XRCC1 is located on chromosome 19q13.2 and belongs to the BER pathway. It constantly repairs DNA base lesions and single-strand breaks caused by endogenous and exogenous mutagens; it has a central role in the BER pathway by interacting with other DNA repair proteins . More than 300 single nucleotide polymorphisms have been identified in XRCC1. Among them, the XRCC1 rs25487 G>A and rs1799782 C>T polymorphisms are the most well studied. Variation in XRCC1 expression may modulate cancer sensitivity, clinical treatment efficiency, and prognosis. However, in our study, we found that neither XRCC1 rs25487 G>A nor rs1799782 C>T influenced prognosis in HCC. A sensitivity analysis indicated that the results were statistically robust. Heterogeneity was detected in the AA vs. GG and AA+GA vs. GG model for the XRCC1 rs25487 G>A polymorphism, indicating variability. Heterogeneity may have been caused by different study characteristics, such as ethnicity, HBV status, sample size, or cure method. The random effects model was used to determine the pooled HR. Because only 1 in 5 studies focused on Caucasians and data for African populations were not available, studies of different ethnicities are needed to further evaluate this locus.
NER is a powerful and complicated DNA damage removal pathway. The ERCC2 enzyme, a critical element in NER, contributes to DNA repair by participating in DNA unwinding and structurally identifying DNA lesions, including large adducts and thymidine dimmers. rs13181 A>C and rs1799793 G>A are important polymorphisms in the ERCC2 gene. Previous research has shown that the wild-type genotype AA is associated with a higher DNA repair capacity as compared to that of the CC genotype in the rs13181 polymorphism . Qian et al. suggested that the ERCC2 rs13181 A>C polymorphism has prognostic value in patients with colorectal cancer undergoing oxaliplatin-based chemotherapy . A meta-analysis demonstrated that the rs13181 A>C and rs1799793 G>A polymorphisms are significantly correlated with the response to chemotherapy for patients with osteosarcoma . Considering the importance of the NER pathway in tumors, polymorphisms in ERCC2 were expected to have an influence on prognosis, but this was only assessed in two studies. Although we did not find that the ERCC2 rs1799793 G>A polymorphism is associated with OS, our meta-analysis demonstrated that patients with the ERCC2 rs13181 CC genotype have significantly longer OS than that of AA genotype carriers. Further studies of the association between ERCC2 polymorphisms and response to chemotherapy for patients with HCC are needed.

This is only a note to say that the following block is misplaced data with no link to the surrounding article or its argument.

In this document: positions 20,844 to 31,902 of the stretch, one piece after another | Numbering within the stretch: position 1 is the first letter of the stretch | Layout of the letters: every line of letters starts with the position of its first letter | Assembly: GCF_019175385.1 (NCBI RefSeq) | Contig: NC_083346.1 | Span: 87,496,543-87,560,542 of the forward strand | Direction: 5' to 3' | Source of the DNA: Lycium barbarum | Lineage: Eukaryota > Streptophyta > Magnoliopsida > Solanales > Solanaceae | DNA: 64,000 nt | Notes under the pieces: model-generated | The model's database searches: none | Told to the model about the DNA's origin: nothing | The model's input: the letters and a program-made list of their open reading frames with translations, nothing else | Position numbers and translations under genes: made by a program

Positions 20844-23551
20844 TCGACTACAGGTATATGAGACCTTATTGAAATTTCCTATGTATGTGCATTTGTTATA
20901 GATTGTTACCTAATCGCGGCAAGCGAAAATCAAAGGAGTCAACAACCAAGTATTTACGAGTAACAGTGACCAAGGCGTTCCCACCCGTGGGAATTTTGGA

The XRCC3 protein, a member of the DSBR pathway, plays an important role in homologous recombination and is therefore critical for chromosomal integrity and the stability of the genome. In 2012, Han et al.  found that individuals with XRCC3 CT (HR = 1.96, 95% CI = 1.23–3.15) and TT genotypes (HR = 2.98, 95% CI = 1.77–7.54) have a significantly higher risk of HCC than that of individuals with the XRCC3 CC genotype. In addition, Avadanei and collaborators  evaluated the rs861539 C>T polymorphism and observed a better survival only for the homozygote genotype (TT) compared to the heterozygote genotype (CT) but no differences between heterozygote TC and wild-type CC genotypes. We also performed a comprehensive evaluation of the XRCC3 rs861539 C>T polymorphism and OS. We found a significantly lower OS for the CT genotype than the CC genotype. We suspected that the XRCC3 rs861539 C>T polymorphism is a promising marker for prognosis in HCC. However, we did not perform a systematic literature review to comprehensively evaluate the effects of XRCC3 TT and TC genotypes on prognosis in HCC owing to the lack of data. The relation between XRCC3 and prognosis in HCC should be evaluated in future work. Because only two eligible studies were included in the meta-analysis, our results should be interpreted with caution. Studies with larger sample sizes are needed to obtain more definitive conclusions.
Several limitations of our study should be addressed. First, the analyses of ERCC2 and XRCC3 polymorphisms were based on only a few eligible studies. Second, the results of our comprehensive analyses were based on unadjusted estimates owing to the lack of adjusted data. Third, ethnicity, therapeutic regimen, and HBV infection status are very important factors for stratified analyses. However, few studies provided sufficient data for subgroups, making such stratified analyses impossible.
In conclusion, the ERCC2 rs13181 A>C polymorphism and XRCC3 rs861539 C>T polymorphisms are potential prognostic markers in HCC. The ERCC2 rs13181 CC genotype was associated with a significantly longer OS than that of the AA genotype. The carriers of the CT genotype had a poor prognosis compared with that of the CC genotype carriers. Well-designed studies with larger sample sizes are needed to verify our findings.
This article does not contain any studies with human participants or animals performed by any of the authors.
Conflicts of Interest
The authors declare no conflicts of interest.
Hailiang Li conceived and designed the study. Yan Zhao, Erjiang Zhao, Junhui Zhang, and Junli Ma performed study selection and data extraction. Yan Zhao, Erjiang Zhao, Yuanyuan Chen, and Junhui Zhang analyzed the data. Yan Zhao and Hailiang Li were involved in manuscript drafting and revision. Yan Zhao and Erjiang Zhao contributed equally to the paper.